The Stick Factory

On Mayfield Road, in Edinburgh is a great wee gallery called the Stick Factory and, earlier this year I was absolutely delighted to be asked to give them some work to display.




I met with Mike, one of the owners of the gallery in early February and discussed giving him some of my work to display. It was quite a tight schedule and I didn’t have a lot of time to create new work. I had already committed to my anniversary promotion, wherein I launched my Etsy Shop, and uploaded 20 paintings from my village and surroundings, one a day for twenty days at only £20. That promotion is now over, but I wrote about why I was doing it previously on my blog. I loved doing it, I learned loads and am now comfortable with selling my work online in a more formalised way.


I was also continuing to work on the art course that I have been doing with Edinburgh Botanic Gardens (more about that soon!) Sadly that meant that I had less time than I would have liked to get together a decent body of work for the Stick Factory. However, I did manange to give them 10 large paintings, a number of small paintings, some decorative trays, some wee original paintings for their browser and 25 handmade cards. The exhibition is now hung, and while I haven’t been able to pop in and see it, the Stick Factory have shared some photos of it on their social media pages, including their Instagram account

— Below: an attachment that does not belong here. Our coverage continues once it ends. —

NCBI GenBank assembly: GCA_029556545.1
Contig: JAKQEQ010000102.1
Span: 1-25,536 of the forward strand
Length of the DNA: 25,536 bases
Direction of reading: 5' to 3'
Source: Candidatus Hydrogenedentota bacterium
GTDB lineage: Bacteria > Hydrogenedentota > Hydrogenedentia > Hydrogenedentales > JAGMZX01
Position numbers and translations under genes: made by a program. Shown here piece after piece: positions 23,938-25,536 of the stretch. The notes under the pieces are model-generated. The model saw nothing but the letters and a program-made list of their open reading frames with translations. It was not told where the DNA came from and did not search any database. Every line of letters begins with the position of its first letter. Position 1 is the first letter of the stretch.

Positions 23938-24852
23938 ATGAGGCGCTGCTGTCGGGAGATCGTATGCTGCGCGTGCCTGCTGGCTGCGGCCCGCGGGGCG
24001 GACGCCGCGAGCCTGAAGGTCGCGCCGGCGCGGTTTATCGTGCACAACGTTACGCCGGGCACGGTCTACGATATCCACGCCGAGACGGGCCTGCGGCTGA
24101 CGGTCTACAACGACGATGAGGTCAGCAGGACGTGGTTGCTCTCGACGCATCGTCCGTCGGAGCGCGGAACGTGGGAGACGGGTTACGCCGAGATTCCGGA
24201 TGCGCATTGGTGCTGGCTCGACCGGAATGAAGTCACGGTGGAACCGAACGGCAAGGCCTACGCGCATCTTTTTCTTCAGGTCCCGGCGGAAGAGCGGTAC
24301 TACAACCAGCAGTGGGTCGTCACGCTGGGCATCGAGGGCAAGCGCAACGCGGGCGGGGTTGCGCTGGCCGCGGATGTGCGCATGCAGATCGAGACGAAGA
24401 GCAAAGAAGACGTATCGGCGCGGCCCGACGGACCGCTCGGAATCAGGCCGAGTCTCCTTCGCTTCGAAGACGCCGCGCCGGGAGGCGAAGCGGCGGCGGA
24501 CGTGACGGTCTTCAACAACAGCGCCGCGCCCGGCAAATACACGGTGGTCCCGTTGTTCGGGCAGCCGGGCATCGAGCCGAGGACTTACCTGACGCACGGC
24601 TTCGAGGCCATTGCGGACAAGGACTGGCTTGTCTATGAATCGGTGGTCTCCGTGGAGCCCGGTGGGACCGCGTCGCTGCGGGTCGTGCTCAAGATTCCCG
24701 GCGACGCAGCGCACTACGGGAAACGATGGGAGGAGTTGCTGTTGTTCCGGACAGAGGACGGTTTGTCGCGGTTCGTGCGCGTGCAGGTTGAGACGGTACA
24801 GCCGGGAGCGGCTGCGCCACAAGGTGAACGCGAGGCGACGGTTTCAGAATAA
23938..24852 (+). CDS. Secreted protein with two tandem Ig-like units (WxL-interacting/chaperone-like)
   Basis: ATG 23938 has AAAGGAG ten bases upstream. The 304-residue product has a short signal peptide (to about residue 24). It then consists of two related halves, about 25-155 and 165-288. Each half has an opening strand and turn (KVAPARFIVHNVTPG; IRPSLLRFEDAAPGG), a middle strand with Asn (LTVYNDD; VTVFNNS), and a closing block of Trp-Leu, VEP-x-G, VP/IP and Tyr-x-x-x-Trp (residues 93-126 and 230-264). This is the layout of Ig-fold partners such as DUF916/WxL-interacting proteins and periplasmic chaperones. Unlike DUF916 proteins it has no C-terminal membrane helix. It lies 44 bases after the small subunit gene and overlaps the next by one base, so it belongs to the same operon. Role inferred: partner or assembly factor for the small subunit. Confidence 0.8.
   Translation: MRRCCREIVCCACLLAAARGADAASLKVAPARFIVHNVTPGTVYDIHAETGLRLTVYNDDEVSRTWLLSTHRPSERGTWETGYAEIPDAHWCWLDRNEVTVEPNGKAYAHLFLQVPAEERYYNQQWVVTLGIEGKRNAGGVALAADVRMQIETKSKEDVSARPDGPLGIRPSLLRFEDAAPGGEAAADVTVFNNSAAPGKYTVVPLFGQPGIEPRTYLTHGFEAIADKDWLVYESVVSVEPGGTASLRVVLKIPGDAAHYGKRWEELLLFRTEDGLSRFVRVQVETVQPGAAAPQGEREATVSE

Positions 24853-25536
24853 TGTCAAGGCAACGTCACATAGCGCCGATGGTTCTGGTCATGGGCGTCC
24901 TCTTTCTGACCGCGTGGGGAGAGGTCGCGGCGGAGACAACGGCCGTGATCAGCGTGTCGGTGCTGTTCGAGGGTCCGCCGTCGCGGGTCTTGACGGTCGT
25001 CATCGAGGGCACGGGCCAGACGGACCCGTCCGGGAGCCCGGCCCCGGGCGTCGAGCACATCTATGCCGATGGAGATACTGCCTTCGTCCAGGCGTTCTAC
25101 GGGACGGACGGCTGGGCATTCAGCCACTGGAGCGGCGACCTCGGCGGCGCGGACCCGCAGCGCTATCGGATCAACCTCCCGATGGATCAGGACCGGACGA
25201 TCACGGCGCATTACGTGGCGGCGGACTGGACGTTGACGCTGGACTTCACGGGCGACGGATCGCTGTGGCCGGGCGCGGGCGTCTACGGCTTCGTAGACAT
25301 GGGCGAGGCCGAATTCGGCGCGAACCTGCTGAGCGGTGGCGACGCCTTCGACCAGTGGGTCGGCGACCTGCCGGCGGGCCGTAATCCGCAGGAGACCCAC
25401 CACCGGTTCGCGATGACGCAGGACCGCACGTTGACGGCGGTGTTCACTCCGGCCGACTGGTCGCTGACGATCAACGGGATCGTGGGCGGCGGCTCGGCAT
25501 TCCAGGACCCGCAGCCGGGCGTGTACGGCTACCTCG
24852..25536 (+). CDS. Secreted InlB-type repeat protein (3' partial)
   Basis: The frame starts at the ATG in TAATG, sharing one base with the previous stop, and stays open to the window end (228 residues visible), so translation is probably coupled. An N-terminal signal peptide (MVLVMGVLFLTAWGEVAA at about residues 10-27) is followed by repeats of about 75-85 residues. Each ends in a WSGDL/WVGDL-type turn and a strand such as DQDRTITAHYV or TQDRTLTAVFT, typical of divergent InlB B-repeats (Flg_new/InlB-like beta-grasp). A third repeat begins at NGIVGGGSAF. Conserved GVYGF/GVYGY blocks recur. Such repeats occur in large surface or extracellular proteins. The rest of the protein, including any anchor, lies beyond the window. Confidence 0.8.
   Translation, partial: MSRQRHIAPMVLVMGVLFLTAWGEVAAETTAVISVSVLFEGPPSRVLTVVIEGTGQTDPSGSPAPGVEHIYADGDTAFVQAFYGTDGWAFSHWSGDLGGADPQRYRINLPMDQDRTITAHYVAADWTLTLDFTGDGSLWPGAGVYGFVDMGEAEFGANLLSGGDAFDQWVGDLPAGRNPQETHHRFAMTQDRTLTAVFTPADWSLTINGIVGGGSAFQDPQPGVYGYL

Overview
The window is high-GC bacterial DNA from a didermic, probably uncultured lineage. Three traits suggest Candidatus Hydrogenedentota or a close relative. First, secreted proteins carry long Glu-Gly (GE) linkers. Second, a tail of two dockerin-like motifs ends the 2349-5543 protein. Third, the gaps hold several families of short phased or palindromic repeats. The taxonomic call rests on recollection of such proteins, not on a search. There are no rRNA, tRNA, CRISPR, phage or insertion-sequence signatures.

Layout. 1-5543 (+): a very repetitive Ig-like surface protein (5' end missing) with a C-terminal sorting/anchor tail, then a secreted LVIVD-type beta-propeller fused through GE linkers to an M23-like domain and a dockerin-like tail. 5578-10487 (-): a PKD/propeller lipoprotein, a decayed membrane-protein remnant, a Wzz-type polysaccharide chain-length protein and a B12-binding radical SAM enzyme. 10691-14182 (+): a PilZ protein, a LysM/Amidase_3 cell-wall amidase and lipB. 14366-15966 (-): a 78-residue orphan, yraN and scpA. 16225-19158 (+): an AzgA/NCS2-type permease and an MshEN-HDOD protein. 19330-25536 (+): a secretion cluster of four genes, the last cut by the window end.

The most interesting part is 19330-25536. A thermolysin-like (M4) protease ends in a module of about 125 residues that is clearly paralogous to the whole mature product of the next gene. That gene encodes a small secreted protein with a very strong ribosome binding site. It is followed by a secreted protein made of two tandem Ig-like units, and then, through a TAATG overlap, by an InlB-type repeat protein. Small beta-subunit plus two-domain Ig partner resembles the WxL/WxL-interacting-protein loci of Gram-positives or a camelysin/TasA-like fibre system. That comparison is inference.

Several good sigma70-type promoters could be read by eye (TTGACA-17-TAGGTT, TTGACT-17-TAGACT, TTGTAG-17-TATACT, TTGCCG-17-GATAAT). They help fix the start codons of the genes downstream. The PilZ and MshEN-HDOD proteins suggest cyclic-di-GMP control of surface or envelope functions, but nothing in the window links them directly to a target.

Several of the paintings that I gave them were still life paintings, but the core of the exhibition consists of a series of landscapes From Letterewe to Skye, this is what a wrote about the series:




“I live in one of the most beautiful places in the world and, as a landscape artist I spend a lot of time, sketching and painting in this place. This series of paintings is titled from Letterewe to the Isle of Skye as this is where they were painted.

My village is Lochcarron, which runs like a ribbon along the Northern shores of Loch Carron. At the head of the loch is Strathcarron and the flat valley and raised beaches left by the last ice age. From my home I can be at Letterewe, within an hour, as long as I don’t keep stopping to sketch or draw or just look at the beauty all around me. This road takes the driver through Beinn Eighe nature reserve, the mountains of Liathach and Beinn Alligin dominate the views and are reflected in the sea lochs along the route.
Letterewe is near the centre of Loch Maree, an inland loch that is steeped in myth and legend and that is considered one of the most beautiful in Scotland. To the West lie, Gairloch and Poolewe, to the North is Ullapool.

Heading South again, gives a different vista. Back past Loch Torridon, Loch Kishorn and the Bealach na Ba. Past Loch Carron and on the Road to Skye, the driver can stop at any number of view points and look back at Fuar Tholl and towards the mountains of Strathconan, or look ahead to the Cuillin range on the isle of Skye.

This scenery is primordial. Man is inconsequential in this landscape. And yet there are wee houses sheltering beneath the hills, the trees are distorted by the strong winds and the roads fringed by broom and gorse. This is the land of the storms and of gentle breezes. This is the landscape that I try to capture in my paintings.

The land at the edge





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